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[cdt-dev] Re: [cdt-test-dev] Sanity CDT Build 2.0M7

JUnit tests did run and all passed.

Doug Schaefer, Senior Software Developer
IBM Rational Software, Ottawa, Ontario, Canada

James Ciesielski/Ontario/Contr/IBM@IBMCA
Sent by: cdt-test-dev-admin@xxxxxxxxxxx

02/16/2004 10:50 AM

Please respond to

cdt-dev@xxxxxxxxxxx, cdt-test-dev@xxxxxxxxxxx
[cdt-test-dev] Sanity CDT Build 2.0M7

Recommendation:      Build can be adopted.

Test Windows 2.0M7 Linux 2.0M7
0 No JUnit testing results to report No JUnit testing results to report
1 Pass Pass
2 Pass Pass
3 Pass Pass
4 Pass Pass
5 Pass Pass
6 Pass Pass
7 Pass Pass
8 Pass Pass
9 Pass Fail (52155)

The following bug was discovered while executing the sanity tests (it does not appear to affect the stability/functionality of this build):
      52155 - BundleException when exiting from Eclipse after using CDT (Linux only)

Sanity testing assumes your environment is set-up with:
   a. Sun JDK 1.4.2_02 on your path ("java -version")
   b. g++, nm, c++filt is on your path
   c. "gdb -version" = 5.2.1, 5.3, or 6.0
   d. You run Eclipse 3.0M7 (with or without the -data argument)
   e. Use Install/Update Perspective to get to

Sanity Tests:

0.  JUnit Tests
1.  You can create new projects.
   a. Create a new (Standard Make) C++ project
   b. Create a new (Managed Build) C++ project
2.  You can import existing projects.
   a. Import an existing C++ project (eg. HelloWorld) from somewhere on disk.
3.  You can build a Standard Make project.
   a. Ensure that a valid Makefile exists in the project.
   b. Project > Build initiates a build.
4.  You can build a Managed Make project.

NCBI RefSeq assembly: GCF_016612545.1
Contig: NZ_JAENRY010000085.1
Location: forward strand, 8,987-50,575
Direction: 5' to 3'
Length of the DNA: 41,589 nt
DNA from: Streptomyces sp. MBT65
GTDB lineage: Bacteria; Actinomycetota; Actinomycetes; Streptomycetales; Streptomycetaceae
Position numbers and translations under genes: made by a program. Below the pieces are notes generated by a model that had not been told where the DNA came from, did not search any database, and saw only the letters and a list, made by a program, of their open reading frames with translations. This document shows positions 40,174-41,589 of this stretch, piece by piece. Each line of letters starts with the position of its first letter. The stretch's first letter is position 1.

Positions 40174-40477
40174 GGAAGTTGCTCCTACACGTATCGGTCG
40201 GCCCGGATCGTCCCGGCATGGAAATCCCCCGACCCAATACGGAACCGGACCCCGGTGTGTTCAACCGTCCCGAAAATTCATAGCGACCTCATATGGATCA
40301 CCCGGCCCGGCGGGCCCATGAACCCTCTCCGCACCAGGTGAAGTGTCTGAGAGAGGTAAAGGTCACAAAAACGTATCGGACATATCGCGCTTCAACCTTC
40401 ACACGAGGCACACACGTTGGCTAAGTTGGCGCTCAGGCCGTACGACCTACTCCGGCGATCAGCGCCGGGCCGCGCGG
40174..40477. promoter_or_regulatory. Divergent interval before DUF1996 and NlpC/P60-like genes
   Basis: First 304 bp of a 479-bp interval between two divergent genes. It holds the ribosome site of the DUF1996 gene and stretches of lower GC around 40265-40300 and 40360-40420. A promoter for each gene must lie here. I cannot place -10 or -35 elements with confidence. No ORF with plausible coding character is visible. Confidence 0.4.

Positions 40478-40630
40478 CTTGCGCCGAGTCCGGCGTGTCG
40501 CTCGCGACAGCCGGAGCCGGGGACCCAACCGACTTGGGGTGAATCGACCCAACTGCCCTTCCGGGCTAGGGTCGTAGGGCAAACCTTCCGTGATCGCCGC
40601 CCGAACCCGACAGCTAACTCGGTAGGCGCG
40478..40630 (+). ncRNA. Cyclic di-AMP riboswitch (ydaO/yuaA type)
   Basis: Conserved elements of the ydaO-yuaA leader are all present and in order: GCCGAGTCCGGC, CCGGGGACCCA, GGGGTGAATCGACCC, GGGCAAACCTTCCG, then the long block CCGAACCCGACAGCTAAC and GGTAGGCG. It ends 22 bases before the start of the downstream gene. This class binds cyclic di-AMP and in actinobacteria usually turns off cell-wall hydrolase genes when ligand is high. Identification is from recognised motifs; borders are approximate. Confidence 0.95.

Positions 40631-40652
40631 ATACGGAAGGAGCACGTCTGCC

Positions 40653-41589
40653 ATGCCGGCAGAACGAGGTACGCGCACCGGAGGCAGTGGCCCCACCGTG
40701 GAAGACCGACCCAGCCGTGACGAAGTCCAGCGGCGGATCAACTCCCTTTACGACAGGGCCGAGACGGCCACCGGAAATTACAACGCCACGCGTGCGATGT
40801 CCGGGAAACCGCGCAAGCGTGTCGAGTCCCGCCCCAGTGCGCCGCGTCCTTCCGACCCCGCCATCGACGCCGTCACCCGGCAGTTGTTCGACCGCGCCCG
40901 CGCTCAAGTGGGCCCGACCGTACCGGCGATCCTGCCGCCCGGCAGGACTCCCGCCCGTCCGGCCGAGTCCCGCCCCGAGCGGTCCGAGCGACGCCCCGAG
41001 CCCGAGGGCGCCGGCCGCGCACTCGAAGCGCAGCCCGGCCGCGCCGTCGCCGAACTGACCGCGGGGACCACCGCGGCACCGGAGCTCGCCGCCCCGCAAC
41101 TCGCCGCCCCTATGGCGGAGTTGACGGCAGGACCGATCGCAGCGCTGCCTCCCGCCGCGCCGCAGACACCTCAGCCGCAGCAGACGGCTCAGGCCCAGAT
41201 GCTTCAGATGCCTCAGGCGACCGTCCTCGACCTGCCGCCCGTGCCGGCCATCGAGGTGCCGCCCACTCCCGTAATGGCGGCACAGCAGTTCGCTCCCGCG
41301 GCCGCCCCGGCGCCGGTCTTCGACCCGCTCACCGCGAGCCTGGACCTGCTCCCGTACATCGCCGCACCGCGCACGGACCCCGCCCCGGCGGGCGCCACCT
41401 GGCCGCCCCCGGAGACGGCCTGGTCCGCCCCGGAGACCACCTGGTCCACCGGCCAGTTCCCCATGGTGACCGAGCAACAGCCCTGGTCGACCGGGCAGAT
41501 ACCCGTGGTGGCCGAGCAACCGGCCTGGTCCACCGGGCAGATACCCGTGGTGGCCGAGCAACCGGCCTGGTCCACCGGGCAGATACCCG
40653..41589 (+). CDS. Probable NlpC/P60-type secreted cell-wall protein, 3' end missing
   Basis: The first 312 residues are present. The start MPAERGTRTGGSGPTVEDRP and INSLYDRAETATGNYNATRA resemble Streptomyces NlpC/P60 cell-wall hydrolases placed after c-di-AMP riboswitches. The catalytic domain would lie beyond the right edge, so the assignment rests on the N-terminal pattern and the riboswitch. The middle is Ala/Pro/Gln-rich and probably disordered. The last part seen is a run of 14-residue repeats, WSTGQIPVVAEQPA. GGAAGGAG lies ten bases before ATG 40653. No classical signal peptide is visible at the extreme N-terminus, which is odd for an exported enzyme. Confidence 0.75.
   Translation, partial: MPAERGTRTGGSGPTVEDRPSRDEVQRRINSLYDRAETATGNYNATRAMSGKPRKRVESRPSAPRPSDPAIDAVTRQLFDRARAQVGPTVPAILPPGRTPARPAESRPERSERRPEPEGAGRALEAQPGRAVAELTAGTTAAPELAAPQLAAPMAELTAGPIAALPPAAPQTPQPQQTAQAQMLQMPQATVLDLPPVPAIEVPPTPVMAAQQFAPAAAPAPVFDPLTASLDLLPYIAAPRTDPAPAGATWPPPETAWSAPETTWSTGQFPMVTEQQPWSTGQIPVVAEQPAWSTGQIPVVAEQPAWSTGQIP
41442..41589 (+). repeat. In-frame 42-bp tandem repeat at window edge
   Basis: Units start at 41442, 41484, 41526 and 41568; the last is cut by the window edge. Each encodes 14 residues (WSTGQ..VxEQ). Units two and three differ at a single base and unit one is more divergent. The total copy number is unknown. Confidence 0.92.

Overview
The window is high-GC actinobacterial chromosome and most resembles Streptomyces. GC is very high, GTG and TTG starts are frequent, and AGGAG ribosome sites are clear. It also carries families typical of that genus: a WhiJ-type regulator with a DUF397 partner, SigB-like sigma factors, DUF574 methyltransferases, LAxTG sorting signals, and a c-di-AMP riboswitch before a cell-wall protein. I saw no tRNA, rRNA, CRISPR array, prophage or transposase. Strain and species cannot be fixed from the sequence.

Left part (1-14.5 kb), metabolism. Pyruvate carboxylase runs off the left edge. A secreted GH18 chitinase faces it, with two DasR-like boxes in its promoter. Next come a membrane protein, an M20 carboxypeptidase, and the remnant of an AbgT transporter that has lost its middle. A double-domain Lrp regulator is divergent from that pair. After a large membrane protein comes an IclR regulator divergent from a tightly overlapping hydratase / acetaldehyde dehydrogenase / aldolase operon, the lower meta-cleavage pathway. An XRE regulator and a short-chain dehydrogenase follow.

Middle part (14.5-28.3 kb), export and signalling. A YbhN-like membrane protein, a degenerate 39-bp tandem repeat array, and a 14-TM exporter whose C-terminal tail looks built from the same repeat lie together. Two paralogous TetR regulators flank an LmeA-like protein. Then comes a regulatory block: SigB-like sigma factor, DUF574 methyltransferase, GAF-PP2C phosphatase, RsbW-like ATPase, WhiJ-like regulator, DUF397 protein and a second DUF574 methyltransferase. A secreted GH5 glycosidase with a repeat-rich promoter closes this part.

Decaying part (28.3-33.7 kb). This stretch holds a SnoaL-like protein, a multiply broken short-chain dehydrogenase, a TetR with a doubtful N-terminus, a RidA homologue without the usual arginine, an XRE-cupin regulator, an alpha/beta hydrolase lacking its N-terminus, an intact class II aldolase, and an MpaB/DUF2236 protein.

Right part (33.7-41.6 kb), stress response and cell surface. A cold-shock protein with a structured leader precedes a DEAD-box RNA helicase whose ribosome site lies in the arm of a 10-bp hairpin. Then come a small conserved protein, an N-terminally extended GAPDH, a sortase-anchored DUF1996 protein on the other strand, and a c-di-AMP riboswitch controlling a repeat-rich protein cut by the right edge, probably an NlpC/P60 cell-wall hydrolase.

a. Ensure that the Managed C++ Make project was created to produce (depending on your host) a Cygwin/Linux/Solaris Executable.
   b. Disable Window > Preferences > Workbench > Perform build automatically
   c. Use New Class Wizard for a class "Foo" (accept defaults) to create a Foo.cpp and Foo.h file.
   d. In "Foo.cpp", type "main" then Ctrl-Space to add a template for main().  (Add a trailing newline.)
   e. Project > Rebuild creates the Makefile and builds an executable.
5.  Files are parsed for language highlighting, and for Outline View.
   a. Open a CPP file in a C++ project and verify language and outline view.
6.  You can edit and save C/C++ files.
   a. Enable Window > Preferences > Workbench > Perform build automatically
   b. Open a CPP file, modify something, and save.
   c. Saving the file causes an automatic build.
7.  You can use the C/C++ Search mechanism.
   a. Enable indexer for project.
   b. From the Search dialog, find all Class Declarations named "*" in Workspace.
8.  You can create and run debug configurations.
   a. Make sure you have built (with -g option) a simple executable.
   b. Create a new Debug configuration (using GDB/Cygwin Debugger)
   c. Set "Break at start of main()".
   d. Run the configuration.
   e. Step over a statement, or run to a break-point.
   f. Run to completion.
9. You can close the session.
   a. If started from the command-line (Unix/Linux), no messages were produced on the console.
   b. There are no errors in the .metadata/.log file

James Ciesielski
IBM Rational Software, Ottawa, Ontario, Canada

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